For those who understand spoon theory (https://www.healthline.com/health/spoon-theory-chronic-illness-explained-like-never-before#1), I know I only have a  set amount of spoons each day and they vary day by day. I can't use up spoons at the beginning of an all-day shoot because I might not make it to the end of the day.

Even knowing this, it still hurts. It hurts to be replaced, especially when it is while doing something you love and are passionate about. 

But after starting today, I realized a few things that my hurt feelings hadn't let me realize... I may have it all wrong. Instead of being slighted by cutting back on my work, the one in charge may have been giving me this assignment as an honor and as a loyalty thing. 

The newbie could do it all without me - and I know I can't anymore. Right now, as I'm writing, he's kneeling down in front of the front pew to get some pics of the speaker. That's not even a possibility for me now. Add to that, he got a mirrorless camera which means he can shoot with no noise (shutter clicks) or noise (in the pics).  

This media outlet easily could have gotten by without me here. In other words, it's very likely that they gave me this assignment because they like me and my work and not because they "need: me. It's possible they are letting me work when it might been better to cut me out completely and save the money they will be paying me.

I feel a little guilty that I'm here making this much money for this little work. I keep checking the schedule to make sure I'm not missing anything. Instead of trying to get twenty angles of each speaker/performer, I get a few from one or two places and quit.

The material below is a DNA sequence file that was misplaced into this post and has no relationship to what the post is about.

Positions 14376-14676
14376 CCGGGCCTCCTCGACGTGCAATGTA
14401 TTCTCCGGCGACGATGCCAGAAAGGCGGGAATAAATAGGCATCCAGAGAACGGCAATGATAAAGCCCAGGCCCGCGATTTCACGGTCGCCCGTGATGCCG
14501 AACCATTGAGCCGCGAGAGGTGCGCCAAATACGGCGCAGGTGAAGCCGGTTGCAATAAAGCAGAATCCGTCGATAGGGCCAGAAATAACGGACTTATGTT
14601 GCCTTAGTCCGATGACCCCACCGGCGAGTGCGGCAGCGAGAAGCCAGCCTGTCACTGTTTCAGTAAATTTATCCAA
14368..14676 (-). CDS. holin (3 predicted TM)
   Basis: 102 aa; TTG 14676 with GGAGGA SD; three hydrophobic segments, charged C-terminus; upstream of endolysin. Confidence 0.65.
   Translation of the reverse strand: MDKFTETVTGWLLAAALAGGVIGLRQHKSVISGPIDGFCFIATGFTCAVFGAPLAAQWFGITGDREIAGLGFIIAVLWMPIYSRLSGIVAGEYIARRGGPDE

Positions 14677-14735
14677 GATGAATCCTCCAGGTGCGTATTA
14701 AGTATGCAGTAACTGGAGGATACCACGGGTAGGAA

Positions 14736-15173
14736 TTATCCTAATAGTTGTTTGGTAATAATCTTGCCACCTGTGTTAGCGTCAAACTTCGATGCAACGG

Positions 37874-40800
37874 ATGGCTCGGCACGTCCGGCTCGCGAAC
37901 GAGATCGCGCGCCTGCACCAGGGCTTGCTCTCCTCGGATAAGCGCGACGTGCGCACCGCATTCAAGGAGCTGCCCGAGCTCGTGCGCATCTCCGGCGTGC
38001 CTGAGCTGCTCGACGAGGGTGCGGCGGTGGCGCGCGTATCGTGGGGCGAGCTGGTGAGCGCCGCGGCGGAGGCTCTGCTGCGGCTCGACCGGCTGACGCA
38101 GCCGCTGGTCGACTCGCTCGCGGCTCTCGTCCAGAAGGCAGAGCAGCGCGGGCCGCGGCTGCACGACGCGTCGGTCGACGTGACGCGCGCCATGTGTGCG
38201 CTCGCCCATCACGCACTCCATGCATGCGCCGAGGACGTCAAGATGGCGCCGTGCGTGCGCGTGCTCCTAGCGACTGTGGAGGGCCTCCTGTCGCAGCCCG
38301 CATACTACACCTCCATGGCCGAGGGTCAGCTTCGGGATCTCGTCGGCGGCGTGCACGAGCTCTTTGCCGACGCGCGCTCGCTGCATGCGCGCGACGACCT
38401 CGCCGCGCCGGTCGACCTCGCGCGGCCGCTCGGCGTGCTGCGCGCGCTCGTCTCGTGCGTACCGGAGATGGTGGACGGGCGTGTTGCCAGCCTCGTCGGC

I'll admit - there's a part of me that's concerned that if I don't run around and try to make sure I have much better pics than him, he'll edge me out completely. However, that could happen even if I bust my butt today. I choose to get good pics and leave it at that. God will have to take care of getting assignments in the future.

Anyway, I'm writing all this to say that maybe it wasn't that the person doing the assignments was being mean... but just the opposite. She might have actually given me day one because she respects me instead of taking away days two and three because she doesn't. 

I don't know if it makes sense, but it's a game-changer in my head. 

Sometimes it's all a matter of perspective...

(Also, I realized that the newbie could potentially be doing this for free - for the experience. I did similar things when I started out. The thing is, I don't know and maybe I don't need to know. I just need to do my best and let the rest work out.)